Finau, a Presidents Cup rookie, got off to a disastrous start in this match against the 27-year-old Japan native Matsuyama, who had played in three previous editions.
Matsuyama held a commanding 4-up lead through 10, but Finau then exploded over the next four holes, carding birdies on each to tie up the match. Matsuyama got the lead back on the 16th hole, but gave it away immediately when he missed a short putt on 17 that likely made the difference between winning and tying.
For the week, Matsuyama went 2-1-1 while Finau was 0-1-3. Despite a pedestrian record, however, Finau was consistently clutch down the stretch in his matches, and proved to be an asset as a captain’s pick.
Patrick Reed WINS 3&2
Int 10.5, U.S. 10.5
Reed put it well after his match when he said, “When you make birdies, you don’t hear much”. Up until this match, Reed could not have had a worse week. He was target No. 1 for International fan heckling, something that was made worse after cheating allegations stemming from an incident in an event a week ago. He lost all three of his matches coming into the final day, his reputation as a team-play extraordinaire had been obliterated, and he lost his caddy for singles, after his had been suspended following an incident with a fan.
However, despite all the distractions, Reed came out of the gates on fire. With birdies on six of his first seven holes, while his opponent parred each in the same stretch, Reed took an early 6-up lead in his match.
To Pan’s credit, he re-focused and seemingly could not miss with his putter mid-round, cutting the deficit to two with just four holes remaining. Reed was able to flip the match back from there, going birdie-birdie and ending the match on the 16th green.
Reed was happy to be part of the winning effort, but for the week, he was just 1-3-0, and combined with his dreadful Ryder Cup a year ago, his “Captain America” moniker will likely not be used any time soon, other than sarcastically.
Pan may have been slaughtered, but it was still an excellent team-play debut for him, as he went 2-1-0. Reed was on the opposing end of all three of his matches.
Dustin Johnson WINS 4&3
Int 10.5, U.S. 11.5
Dustin Johnson really needed this one. Going through an awful slump by his lofty standards, the 20-time Tour winner played mostly uninspired golf over the first three days of the event, but absolutely obliterated the International rookie Li, in a matchup that proved to be every bit the mismatch that it looked on paper.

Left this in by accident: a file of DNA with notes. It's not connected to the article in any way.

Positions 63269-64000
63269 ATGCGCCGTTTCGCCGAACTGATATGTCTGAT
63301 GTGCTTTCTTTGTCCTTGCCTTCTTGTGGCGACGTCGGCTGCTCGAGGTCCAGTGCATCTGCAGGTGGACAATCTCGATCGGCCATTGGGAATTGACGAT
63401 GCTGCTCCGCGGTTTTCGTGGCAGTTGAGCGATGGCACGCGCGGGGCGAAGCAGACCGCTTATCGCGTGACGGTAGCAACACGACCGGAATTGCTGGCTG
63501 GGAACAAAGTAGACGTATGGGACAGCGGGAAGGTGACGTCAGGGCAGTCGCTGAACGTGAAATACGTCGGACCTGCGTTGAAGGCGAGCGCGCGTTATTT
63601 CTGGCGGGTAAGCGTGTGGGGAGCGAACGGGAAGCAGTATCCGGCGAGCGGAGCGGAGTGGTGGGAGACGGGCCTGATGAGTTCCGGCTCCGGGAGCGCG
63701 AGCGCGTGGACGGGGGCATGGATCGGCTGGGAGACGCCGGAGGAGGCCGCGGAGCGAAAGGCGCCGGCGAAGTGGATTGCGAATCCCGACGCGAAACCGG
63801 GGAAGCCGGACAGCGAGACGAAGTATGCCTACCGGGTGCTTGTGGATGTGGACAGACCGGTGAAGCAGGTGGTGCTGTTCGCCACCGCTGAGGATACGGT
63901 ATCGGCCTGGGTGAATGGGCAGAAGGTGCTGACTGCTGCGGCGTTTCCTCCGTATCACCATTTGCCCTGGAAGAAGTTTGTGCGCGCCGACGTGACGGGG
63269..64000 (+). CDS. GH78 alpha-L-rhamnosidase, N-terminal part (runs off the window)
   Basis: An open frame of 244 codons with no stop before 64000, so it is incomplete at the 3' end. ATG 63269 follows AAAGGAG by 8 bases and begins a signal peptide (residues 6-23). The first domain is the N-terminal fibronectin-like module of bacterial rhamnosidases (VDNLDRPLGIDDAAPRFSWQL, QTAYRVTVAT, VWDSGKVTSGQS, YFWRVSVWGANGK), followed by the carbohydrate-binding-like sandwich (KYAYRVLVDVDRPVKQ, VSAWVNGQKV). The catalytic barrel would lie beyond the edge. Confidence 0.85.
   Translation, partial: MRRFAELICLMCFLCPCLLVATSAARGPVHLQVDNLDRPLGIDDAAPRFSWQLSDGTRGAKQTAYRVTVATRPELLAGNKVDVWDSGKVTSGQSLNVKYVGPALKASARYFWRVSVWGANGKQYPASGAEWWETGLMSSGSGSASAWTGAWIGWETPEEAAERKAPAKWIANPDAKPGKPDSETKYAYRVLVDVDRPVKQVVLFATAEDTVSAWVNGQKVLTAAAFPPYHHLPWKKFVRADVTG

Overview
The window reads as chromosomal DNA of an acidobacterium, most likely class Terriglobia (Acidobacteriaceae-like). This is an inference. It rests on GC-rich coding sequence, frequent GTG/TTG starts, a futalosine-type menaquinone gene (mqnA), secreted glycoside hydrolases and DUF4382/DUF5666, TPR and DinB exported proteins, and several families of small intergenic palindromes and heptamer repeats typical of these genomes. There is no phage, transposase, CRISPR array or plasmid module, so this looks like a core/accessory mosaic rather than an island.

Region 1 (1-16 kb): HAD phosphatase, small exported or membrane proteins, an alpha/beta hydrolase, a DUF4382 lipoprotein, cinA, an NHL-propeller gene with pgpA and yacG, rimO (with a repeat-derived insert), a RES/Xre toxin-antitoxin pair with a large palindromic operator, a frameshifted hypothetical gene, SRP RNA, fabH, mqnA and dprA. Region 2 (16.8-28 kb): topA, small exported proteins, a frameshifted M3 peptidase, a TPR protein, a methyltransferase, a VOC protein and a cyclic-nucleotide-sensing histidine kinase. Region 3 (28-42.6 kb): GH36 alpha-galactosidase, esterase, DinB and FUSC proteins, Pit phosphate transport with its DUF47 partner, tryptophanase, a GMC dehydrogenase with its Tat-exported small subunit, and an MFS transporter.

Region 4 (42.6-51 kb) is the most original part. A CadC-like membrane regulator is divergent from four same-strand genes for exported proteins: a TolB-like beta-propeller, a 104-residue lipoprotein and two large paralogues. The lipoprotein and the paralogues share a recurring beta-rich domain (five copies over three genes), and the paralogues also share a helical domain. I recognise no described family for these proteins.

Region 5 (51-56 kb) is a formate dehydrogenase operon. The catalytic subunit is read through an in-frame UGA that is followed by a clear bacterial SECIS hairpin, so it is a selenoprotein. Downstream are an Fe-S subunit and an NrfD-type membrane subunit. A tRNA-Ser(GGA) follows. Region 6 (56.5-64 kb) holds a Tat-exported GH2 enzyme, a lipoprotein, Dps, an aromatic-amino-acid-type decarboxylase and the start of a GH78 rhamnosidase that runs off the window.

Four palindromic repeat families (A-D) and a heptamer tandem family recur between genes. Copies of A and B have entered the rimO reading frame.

Johnson, the world No. 5, birdied early holes to take a 4-up lead through seven holes on Li, the lowest ranked player at Royal Melbourne (No. 65), that he was never able to challenge. He did birdie 12 and 14 to cut the deficit to 3, but that was as close as it got.
Li, a 24-year-old from China looked like the future crown jewel of international golf two years ago, but has been terrible as of late, and was probably the worst player on his side this week. He was 0-2-0, and the only player on either team to post zero points, although being sat for the first two days by Els did not help. Johnson was not great for his side this week, but 2-2-0 coming off knee surgery is far from terrible.
Bryson DeChambeau TIES
Int 11, U.S. 12
DeChambeau did not seem to have the confidence of his captain, who played him in the first session, anloss, but then sat him until singles. The 26-year-old five-time PGA Tour winner was a Presidents Cup rookie, but did play in last year’s Ryder Cup where he went 0-4-0 for the losing American side. Early on, it appears he is not a great fit for the format.
Still, DeChambeau, whose highlight to that point in the week was singing with the American fans in the crowd, led most of the front nine. It was not a terribly exciting match from there, as DeChambeau and Hadwin, a 32-year-old Canadian, were tied for nine of the final 10 holes.
DeChambeau ended up missing a putt on the final hole that would have won the match.
For the week, DeChambeau was the low-scorer for the American side, scoring just 0.5 points with a 0-1-1 record. Hadwin went 1-1-1 for the Internationals, with all three of his matches reaching the final hole.